Community Members Who Go Above & Beyond: Literacy Delaware volunteer improves lives of language-challenged adults
For the past nine years, Janet Saunders has taught adults who do not know how to speak, read, and write English how to communicate. “I come from England,” says Saunders. “I know how difficult it is to move and live in another country, but it’s difficult enough not knowing the language.”
As a volunteer for Literacy Delaware, Saunders, who lives in Wilmington, meets one-on-one with English language learners from Korea, China, the Caribbean or Latin America at local libraries throughout the week. And for two hours on Monday and Wednesday mornings, she leads a class at West End Head Start on Wilmington’s West Side.
Besides English learners, and as part of LD’s mission, Saunders has also tutored adults who read at or below fifth grade level. Low communication and reading skills limit a person’s economic, health, and social benefits, says Saunders. “The intent is to give the learners enough basic skills to handle their most essential needs. It helps the community as a whole to have competent people who can hold jobs and thus improve the lives of their children. It’s a benefit for everyone.”
According to the international non-profit ProLiteracy, one in six U.S. adults lacks basic literacy skills. Cindy Shermeyer, LD executive director, says it’s about the same in Delaware.
Studies also show that children of parents with low literacy skills have a 72 percent chance of being at the lowest reading levels themselves.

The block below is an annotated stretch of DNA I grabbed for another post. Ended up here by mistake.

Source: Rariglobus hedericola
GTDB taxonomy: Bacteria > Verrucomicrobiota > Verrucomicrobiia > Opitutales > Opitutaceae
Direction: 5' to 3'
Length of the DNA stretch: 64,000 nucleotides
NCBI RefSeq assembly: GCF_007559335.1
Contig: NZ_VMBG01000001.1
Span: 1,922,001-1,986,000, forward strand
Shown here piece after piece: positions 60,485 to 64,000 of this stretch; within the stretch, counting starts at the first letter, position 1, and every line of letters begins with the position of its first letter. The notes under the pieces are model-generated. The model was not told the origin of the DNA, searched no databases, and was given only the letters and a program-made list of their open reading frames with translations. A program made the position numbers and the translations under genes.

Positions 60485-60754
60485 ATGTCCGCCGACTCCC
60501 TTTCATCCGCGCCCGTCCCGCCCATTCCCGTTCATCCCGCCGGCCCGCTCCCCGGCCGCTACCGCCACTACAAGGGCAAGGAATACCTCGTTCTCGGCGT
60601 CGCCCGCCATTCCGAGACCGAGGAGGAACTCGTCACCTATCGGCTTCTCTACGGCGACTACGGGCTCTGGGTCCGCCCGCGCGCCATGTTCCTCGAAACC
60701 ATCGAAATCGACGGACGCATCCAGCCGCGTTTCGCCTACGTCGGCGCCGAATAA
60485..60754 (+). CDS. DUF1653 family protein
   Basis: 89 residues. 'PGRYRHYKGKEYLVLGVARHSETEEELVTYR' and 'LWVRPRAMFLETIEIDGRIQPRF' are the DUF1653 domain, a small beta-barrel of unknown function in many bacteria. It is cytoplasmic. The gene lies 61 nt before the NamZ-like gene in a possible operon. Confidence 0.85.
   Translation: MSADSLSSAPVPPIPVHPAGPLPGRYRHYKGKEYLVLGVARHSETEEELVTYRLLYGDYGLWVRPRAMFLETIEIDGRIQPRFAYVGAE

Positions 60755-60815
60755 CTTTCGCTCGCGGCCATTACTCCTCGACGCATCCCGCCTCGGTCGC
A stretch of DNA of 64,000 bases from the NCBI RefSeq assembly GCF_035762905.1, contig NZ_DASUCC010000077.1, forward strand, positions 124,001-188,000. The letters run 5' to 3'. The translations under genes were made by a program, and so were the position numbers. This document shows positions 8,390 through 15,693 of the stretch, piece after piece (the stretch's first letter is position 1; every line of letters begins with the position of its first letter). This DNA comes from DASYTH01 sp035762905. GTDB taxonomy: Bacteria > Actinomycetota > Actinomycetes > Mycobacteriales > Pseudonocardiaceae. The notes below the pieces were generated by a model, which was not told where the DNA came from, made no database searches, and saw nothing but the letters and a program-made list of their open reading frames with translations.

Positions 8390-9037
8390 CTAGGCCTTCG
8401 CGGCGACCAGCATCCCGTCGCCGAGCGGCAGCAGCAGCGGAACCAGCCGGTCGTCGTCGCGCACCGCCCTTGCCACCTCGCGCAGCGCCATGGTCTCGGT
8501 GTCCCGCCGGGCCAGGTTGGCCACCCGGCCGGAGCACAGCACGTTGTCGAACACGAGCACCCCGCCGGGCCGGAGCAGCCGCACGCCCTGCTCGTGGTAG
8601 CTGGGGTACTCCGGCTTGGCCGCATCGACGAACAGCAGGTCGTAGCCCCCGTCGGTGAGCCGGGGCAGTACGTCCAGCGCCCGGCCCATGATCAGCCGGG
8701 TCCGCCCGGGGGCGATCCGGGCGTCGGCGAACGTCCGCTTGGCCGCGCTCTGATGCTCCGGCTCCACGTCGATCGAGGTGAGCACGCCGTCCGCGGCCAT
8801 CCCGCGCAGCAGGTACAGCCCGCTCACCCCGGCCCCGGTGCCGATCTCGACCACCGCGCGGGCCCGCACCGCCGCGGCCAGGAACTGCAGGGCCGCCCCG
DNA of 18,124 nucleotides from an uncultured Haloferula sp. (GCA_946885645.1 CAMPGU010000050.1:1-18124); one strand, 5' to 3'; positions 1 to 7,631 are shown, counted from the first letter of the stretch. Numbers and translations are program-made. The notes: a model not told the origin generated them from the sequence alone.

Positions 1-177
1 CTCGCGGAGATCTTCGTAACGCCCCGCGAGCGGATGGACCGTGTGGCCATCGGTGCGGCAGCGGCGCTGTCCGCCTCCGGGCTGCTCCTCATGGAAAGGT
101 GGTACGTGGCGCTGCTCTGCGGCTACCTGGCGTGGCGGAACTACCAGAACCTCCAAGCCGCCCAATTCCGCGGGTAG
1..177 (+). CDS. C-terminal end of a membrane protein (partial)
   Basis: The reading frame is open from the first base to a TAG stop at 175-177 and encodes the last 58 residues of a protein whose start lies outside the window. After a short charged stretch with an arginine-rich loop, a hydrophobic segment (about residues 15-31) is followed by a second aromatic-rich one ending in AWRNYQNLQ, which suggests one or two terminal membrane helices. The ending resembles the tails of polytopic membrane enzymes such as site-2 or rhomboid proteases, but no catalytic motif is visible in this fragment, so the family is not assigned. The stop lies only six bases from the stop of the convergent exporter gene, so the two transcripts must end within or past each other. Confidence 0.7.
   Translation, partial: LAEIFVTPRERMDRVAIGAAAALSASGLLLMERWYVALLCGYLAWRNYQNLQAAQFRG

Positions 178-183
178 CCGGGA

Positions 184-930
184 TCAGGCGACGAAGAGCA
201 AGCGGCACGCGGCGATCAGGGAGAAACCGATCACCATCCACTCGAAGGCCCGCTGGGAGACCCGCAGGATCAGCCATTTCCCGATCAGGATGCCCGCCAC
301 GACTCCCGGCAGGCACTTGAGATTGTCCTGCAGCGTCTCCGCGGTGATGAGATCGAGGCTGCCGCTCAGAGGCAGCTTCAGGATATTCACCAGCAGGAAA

Currently LD has 80 volunteer tutors and 150 students. Thirty percent are basic learners while 70 percent are English language learners. Over 2,900 students have received free assistance since the non-profit’s inception in 1983. The statewide organization trains volunteers who are mostly retirees from careers such as marketing, banking, information technology, law and nursing. They teach basic English skills and/or basic reading, writing and math skills. The organization relies on fundraisers, grants and private donations.
Saunders, a former chemist, moved to the United States in 1959. She retired as a computer programmer in 1999 while living in Plymouth Meeting, Pa., and became a U.S. citizen in 2002. When she moved to the First State in 2009, a friend told her about Literacy Delaware, and she has been a volunteer ever since.
“I get a great deal of satisfaction from feeling that I have helped people improve their lives,” Saunders says. When she’s not busy tutoring, she is registering learners, helping with tutor orientation, or with social and fundraising events.
“She (Saunders) is amazing in her compassion, commitment, and dedication to this entire adult literacy endeavor,” says Shermeyer. “Her learners love her.”
An English learner, Esneyder Lopez, 52, says he’s taking full advantage of the free program and its volunteers. The Wilmington resident started taking classes five months ago to improve his job prospects. A successful business owner in Colombia, Lopez left everything behind eight years ago because of unsafe conditions in the South American country.
He says the classes have helped him increase his confidence and he’s no longer afraid to leave his home. “I can communicate. I no longer fear making mistakes, life is a lot simpler.”
He’s also a diabetic, and he says he can now understand his doctor’s diet recommendations. “If not for the program, my life would be very difficult,” Lopez says.